EXECUTIVE DEVELOPMENT PRESS, INC. Copyright 1953                      

By Robert R. Updegraff

Meet Old Man Trouble Head-On

Rule No. 5

Fear is one of the worst forms of trouble.  We fear the unknown.  We fear the consequences of making what might turn out to be a wrong decision.  We fear that we will fail at some task.  We fear we will be criticized.  We fear we will lose our job.  We fear illness.
      Often we try to hide from our fears-which is the worst mistake we could make, for if we run from them they chase us and make us cowards.
      A man with a reputation for unusual moral courage once gave me this simple rule: "Never go out to hunt for Old Man Trouble.  But if he gets in your path-meet him head-on."
     He went on to explain that as a young man he had worked as a night telegraph operator in a lonely mountain railroad station.
      "The first night I was on the job," he related, "as soon as it began to grow dark I locked the doors of the station, closed all the windows, and pulled down the shades.  That night was the longest I ever put in.  I tried to read, but every sound outside in the darkness frightened me.  Half a dozen times I was positive someone was trying to break in.  Never was I so glad to see the dawn, when I could put up the shades and open the windows.
      "The next night was even the worse.  Some animal prowled around the station all night, making strange sounds.  And I was sure I heard whispering just outside the window.  At daybreak I was firmly resolved to throw up the job.  So, when the station agent arrived at seven o'clock to take over, I told him of my two terrible nights and my decision to quit.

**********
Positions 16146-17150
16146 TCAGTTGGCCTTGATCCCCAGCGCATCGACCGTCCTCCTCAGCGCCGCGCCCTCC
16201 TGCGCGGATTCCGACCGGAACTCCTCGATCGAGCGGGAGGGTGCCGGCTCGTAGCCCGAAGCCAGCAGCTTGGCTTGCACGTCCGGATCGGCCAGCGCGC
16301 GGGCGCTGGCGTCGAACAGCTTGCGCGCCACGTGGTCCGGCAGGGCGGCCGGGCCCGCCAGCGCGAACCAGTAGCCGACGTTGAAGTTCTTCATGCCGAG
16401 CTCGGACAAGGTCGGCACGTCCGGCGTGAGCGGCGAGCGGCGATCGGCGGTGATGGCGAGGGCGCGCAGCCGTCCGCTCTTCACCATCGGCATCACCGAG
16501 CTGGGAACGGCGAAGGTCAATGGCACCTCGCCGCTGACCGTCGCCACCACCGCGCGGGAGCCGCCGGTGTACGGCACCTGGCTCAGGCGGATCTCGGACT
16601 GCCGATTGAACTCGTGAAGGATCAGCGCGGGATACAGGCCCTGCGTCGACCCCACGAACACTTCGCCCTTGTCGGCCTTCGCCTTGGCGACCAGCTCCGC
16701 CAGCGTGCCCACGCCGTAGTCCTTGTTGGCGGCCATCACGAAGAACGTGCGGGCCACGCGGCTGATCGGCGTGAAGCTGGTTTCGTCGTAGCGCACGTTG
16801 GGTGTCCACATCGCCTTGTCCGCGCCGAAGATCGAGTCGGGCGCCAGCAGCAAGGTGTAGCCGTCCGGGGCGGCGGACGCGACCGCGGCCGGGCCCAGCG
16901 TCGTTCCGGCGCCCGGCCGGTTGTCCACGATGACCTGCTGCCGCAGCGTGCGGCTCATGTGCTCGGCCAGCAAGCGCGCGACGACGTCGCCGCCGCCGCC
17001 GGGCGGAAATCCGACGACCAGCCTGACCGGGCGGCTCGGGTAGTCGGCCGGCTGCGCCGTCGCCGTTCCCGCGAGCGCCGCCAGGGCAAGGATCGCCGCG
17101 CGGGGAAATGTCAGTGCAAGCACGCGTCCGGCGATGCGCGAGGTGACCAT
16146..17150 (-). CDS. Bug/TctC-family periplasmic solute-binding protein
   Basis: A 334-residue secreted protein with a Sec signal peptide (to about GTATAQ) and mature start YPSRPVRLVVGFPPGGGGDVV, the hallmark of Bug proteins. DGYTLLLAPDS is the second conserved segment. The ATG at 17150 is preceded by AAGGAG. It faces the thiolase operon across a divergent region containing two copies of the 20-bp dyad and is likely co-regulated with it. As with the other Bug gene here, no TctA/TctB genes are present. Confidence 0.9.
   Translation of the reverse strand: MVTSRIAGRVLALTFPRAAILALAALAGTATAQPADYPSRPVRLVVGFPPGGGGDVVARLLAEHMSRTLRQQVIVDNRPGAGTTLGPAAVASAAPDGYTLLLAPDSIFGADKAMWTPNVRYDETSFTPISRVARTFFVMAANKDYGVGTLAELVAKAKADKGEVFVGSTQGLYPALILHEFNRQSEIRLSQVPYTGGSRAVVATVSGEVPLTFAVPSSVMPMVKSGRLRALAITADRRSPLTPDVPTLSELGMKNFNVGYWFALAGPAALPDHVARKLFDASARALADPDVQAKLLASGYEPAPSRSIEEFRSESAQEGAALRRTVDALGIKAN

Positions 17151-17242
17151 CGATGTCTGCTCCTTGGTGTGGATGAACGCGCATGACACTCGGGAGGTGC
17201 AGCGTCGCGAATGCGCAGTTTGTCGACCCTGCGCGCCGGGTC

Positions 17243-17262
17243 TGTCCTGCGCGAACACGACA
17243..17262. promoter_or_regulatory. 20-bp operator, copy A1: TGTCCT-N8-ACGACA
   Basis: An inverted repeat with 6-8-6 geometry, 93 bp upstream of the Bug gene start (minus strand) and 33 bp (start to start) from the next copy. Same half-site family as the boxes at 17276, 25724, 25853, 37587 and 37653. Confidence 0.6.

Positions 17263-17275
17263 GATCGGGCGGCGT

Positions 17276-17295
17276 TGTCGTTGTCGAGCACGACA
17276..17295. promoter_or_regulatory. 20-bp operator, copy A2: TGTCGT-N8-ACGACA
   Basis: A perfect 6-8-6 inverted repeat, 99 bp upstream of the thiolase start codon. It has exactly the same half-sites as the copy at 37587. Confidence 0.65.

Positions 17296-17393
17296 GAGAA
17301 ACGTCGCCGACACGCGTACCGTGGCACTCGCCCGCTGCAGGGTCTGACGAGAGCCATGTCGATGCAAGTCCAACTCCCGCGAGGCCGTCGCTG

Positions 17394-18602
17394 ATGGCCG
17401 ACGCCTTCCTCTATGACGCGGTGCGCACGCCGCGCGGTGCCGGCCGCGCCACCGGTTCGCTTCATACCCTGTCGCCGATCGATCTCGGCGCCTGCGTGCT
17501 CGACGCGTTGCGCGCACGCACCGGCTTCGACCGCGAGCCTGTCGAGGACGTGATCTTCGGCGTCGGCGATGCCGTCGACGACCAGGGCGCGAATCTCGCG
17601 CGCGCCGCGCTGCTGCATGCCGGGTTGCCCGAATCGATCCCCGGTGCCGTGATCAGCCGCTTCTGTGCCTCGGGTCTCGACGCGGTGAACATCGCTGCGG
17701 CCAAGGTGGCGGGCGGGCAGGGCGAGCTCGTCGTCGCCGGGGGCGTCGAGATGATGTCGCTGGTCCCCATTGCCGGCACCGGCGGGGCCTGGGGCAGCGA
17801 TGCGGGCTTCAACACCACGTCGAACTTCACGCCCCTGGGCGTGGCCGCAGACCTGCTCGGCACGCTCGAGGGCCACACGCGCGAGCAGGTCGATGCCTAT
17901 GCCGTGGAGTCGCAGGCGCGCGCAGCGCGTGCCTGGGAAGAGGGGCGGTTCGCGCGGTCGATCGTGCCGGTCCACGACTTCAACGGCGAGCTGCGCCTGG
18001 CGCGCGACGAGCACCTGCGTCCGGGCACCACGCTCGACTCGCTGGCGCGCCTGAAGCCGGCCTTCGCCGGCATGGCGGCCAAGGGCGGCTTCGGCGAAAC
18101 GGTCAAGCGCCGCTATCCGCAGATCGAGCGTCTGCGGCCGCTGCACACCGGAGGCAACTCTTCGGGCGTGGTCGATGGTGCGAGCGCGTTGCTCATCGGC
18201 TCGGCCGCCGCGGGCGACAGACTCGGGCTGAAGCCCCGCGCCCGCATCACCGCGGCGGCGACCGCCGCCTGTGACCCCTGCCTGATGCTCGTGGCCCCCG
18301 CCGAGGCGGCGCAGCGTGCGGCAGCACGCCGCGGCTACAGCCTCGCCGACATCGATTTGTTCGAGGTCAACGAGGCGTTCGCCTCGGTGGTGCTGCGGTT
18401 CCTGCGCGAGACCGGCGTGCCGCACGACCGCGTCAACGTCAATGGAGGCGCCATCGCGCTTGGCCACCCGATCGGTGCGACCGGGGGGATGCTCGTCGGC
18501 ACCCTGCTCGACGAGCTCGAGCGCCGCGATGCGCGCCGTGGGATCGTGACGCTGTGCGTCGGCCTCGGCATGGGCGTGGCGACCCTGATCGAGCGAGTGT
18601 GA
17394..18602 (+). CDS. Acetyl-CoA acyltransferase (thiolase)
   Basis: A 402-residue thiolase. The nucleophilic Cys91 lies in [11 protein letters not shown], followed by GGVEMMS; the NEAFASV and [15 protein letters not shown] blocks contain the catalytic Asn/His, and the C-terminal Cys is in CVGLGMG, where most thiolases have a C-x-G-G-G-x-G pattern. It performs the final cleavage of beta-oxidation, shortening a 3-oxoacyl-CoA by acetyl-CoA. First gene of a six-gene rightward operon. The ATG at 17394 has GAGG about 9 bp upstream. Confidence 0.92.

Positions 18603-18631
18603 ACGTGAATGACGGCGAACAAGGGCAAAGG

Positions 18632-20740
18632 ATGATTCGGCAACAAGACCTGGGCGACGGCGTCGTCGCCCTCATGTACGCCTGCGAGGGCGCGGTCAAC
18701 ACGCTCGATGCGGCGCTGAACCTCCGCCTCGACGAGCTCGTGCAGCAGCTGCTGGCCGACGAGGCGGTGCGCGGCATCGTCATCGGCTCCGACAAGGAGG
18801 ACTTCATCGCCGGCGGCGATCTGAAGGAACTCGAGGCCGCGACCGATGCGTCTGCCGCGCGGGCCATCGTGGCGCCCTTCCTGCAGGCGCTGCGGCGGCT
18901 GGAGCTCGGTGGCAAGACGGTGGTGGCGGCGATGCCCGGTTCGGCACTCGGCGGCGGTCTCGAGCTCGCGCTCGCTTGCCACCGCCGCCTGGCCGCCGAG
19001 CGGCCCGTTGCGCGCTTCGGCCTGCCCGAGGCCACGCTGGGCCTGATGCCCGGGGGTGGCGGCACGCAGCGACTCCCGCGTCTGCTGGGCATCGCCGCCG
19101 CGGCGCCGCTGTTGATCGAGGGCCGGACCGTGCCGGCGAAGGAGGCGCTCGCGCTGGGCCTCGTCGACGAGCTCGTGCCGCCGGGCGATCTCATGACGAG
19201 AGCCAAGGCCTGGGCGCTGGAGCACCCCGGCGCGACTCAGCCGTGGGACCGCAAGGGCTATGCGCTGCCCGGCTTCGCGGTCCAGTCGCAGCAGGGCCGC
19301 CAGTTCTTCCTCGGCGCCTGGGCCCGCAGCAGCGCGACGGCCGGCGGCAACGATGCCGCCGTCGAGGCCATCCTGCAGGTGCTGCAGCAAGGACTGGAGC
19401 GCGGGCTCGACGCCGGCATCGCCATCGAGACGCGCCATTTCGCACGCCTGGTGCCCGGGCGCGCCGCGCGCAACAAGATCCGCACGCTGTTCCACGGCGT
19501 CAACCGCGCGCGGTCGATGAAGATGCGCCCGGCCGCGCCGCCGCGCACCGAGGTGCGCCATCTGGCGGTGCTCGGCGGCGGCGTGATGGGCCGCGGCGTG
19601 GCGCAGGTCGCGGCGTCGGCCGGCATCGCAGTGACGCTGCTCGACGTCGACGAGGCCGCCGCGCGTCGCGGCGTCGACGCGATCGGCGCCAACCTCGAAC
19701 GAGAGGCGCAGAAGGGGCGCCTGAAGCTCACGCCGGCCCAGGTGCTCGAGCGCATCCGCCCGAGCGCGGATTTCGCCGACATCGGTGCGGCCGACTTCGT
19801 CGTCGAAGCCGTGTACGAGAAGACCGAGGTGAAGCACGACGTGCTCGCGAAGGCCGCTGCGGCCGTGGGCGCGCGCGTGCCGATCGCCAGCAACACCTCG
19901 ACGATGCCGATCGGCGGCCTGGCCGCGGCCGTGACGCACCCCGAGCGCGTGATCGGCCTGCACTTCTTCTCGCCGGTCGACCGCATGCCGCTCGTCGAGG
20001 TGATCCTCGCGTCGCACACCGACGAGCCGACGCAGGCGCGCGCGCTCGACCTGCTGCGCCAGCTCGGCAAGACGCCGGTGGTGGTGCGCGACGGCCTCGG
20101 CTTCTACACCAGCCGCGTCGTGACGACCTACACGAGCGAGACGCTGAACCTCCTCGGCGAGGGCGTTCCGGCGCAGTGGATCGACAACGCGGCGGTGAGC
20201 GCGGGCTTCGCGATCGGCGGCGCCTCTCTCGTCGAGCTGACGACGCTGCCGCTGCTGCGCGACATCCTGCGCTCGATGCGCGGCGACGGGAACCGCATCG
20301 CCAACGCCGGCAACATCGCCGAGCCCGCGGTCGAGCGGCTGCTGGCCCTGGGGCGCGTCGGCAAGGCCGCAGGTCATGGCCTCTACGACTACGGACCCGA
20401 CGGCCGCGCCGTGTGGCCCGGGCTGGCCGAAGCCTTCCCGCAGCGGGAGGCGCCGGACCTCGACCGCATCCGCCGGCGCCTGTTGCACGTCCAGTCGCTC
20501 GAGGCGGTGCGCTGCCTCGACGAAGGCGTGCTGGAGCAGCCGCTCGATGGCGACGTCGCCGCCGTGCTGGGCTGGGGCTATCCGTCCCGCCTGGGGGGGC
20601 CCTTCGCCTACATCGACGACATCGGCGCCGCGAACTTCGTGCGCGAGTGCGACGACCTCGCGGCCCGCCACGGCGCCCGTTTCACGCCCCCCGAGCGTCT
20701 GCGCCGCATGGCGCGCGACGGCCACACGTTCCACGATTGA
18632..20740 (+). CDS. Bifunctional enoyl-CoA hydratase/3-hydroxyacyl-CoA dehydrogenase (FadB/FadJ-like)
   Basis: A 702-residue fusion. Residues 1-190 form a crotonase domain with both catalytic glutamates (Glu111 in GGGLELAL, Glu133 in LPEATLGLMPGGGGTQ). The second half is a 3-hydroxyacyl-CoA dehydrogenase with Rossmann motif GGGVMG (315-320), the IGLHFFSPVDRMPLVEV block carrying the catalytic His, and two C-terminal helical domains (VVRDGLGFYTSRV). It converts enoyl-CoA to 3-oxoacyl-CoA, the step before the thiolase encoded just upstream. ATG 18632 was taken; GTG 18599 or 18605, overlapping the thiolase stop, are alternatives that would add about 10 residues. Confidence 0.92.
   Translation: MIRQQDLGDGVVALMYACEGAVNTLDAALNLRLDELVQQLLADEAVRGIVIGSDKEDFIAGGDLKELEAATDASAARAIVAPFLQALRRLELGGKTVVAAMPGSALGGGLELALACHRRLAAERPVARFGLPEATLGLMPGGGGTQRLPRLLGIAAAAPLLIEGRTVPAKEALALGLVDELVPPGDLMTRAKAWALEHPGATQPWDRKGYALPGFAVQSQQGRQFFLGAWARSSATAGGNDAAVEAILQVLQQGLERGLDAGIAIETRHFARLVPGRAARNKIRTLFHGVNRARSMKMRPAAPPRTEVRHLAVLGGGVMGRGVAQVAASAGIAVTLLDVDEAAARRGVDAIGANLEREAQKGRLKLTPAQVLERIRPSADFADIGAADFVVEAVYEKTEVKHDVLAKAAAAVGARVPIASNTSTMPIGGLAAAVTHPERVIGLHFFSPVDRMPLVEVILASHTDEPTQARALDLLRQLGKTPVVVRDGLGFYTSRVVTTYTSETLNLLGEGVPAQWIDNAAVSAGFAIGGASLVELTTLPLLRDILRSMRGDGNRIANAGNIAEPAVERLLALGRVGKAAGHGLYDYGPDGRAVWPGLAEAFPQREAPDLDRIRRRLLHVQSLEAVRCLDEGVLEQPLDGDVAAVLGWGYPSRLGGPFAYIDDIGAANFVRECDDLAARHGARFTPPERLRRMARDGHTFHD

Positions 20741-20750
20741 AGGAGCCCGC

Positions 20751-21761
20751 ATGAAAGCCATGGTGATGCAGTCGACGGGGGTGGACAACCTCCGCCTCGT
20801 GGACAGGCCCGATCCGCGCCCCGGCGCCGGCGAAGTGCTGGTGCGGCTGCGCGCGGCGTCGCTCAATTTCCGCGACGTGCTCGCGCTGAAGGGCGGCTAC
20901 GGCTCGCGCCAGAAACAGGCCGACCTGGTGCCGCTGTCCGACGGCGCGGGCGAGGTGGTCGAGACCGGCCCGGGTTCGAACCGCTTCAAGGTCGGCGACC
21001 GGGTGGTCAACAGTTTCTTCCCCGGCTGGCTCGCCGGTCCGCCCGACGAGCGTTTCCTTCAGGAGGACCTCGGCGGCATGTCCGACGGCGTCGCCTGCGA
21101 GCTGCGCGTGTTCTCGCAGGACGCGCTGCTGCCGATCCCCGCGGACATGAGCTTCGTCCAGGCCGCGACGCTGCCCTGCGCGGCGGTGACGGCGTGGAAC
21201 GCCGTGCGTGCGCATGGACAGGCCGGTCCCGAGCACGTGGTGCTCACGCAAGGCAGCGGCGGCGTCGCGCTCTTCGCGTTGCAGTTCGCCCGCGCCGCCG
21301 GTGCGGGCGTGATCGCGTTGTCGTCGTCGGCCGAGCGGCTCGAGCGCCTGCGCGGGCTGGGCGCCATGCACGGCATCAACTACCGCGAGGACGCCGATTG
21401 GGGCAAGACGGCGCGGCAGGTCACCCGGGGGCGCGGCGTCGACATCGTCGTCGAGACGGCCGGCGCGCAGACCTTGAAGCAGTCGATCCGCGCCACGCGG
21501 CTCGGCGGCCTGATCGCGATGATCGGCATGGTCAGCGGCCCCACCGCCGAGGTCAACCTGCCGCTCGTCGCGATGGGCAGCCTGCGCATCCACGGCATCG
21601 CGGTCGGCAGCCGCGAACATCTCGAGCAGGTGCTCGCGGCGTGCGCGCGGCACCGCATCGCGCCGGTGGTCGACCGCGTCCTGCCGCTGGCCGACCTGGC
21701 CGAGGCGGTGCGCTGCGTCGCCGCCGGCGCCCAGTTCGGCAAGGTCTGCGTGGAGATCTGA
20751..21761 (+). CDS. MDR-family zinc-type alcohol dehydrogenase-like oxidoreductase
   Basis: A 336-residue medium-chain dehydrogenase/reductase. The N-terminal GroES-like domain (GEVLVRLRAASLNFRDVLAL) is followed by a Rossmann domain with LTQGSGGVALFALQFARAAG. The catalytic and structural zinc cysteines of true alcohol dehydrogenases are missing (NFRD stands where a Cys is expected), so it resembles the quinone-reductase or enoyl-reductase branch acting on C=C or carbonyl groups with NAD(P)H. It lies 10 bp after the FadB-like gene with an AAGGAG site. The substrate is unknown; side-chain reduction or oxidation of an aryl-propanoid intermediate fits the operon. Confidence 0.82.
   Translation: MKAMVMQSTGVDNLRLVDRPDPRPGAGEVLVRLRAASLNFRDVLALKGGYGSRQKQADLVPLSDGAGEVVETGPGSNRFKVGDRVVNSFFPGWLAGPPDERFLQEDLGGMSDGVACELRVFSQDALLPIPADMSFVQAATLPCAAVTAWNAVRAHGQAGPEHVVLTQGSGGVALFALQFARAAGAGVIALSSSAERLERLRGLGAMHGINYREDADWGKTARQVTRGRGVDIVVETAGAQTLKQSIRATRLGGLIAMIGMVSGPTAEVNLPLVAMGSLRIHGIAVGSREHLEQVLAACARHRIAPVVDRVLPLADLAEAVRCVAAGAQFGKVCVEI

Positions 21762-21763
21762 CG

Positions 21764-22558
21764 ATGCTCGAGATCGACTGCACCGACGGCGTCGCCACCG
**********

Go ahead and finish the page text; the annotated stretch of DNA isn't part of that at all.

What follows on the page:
" 'Your trouble,' he said matter-of-factly, 'is that you closed the windows and pulled down the shades.  You were afraid of the dark.  Give the job one more try tonight.  Leave the curtains up and the windows wide open.  Sit right there in the window with all the lights on.  Face the night.'
      "I did-and passed one of the most peaceful nights of my whole life!  That night I learned in that isolated railroad station to meet any kind of fear head-on, never to try to hide from it."
                                                              *                         *                         *
      Many a life has been a tragic failure because a person has tried to hide from some freat fear that has paralyzed his mind and spirit.
       If, in our darkest and most troubled hours, we keep the windows of our life open, leave the shades up, and sit in the lighted window where we can boldly look out on the world, we will have mastered Fear.

The End

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